The digital world is prone to manipulation. Data do not just represent phenomena, but they also provide the means to act upon our world. Nowadays, the central role of digital data and their concentration in the hands of a few actors opens up new avenues for all sorts of manipulations. Some extreme cases have been highly publicized and widely discussed, in particular in the context of national elections. However, the precise role of the stakeholders involved and the impact of the manipulations are still not fully established. More fundamentally, the very definition of manipulation is not obvious and needs to be better understood in relation to digital societies. Last but not least, effective means to prevent manipulation are not easy to devise and can themselves have adverse effects. The goal of this panel is to discuss in a multidisciplinary way the issues raised by online manipulation, including the following questions:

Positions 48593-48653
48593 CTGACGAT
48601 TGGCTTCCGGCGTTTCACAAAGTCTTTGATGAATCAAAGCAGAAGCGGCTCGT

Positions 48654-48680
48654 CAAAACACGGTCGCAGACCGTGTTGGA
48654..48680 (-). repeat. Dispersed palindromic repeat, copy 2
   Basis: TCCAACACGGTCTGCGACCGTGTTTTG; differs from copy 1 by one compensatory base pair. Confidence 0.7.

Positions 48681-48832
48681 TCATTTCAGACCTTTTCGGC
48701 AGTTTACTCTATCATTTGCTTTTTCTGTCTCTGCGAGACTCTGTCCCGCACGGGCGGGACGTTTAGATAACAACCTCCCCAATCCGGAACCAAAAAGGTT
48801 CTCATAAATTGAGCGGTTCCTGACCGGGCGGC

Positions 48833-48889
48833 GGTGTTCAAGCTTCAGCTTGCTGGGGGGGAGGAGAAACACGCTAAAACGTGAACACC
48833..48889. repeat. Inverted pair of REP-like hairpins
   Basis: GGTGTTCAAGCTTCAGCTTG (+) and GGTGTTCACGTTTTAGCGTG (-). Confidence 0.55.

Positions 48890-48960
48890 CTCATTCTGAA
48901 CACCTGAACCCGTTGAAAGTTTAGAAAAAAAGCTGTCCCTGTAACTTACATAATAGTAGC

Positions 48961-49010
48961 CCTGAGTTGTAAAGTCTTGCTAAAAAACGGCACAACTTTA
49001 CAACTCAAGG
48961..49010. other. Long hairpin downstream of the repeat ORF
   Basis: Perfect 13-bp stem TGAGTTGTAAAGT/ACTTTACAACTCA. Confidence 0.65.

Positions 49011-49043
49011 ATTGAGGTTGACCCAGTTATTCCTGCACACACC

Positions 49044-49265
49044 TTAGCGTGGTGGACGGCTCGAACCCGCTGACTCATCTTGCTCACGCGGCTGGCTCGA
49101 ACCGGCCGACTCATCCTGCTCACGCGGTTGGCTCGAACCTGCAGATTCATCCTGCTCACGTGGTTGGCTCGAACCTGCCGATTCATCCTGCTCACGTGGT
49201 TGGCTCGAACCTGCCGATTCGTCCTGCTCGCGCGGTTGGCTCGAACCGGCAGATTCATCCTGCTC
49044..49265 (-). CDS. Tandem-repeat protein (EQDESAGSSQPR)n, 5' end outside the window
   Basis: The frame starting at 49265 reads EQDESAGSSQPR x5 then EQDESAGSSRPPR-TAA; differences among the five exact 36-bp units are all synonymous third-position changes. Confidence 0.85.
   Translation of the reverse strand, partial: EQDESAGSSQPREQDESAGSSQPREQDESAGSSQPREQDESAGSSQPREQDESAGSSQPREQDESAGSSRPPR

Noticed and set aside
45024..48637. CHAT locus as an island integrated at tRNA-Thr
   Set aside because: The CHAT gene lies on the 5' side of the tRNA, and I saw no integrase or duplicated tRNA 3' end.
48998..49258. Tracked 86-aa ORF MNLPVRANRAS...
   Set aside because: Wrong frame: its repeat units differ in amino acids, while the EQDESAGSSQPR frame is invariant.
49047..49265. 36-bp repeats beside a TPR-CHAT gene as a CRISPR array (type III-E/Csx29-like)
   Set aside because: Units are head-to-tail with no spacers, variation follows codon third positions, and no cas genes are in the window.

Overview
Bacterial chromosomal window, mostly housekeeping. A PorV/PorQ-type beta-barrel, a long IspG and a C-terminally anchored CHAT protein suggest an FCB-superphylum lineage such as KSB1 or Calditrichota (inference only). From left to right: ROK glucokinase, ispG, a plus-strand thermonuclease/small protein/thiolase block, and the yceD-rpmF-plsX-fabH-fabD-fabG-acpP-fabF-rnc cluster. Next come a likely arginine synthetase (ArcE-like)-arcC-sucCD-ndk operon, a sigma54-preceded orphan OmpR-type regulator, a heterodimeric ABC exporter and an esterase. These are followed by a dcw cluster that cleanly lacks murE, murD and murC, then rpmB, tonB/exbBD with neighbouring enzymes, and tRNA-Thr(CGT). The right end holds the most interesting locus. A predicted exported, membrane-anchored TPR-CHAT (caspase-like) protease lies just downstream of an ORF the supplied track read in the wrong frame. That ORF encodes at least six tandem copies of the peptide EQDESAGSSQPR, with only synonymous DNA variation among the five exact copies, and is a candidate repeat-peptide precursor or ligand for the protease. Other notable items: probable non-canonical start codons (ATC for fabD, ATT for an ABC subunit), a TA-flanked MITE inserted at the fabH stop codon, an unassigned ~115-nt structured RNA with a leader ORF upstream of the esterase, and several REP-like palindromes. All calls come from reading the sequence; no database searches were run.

• How can online manipulation be characterised and be distinguished from influence or nudging?
• How to draw a line between what can be accepted and what should be banned?
• When manipulation is based on the exploitation of human biases, how can it be identified and fought?
• What kind of legal and technical instruments could be used to effectively prevent or reduce the adverse effects of manipulation? What should be the role of the media in this context?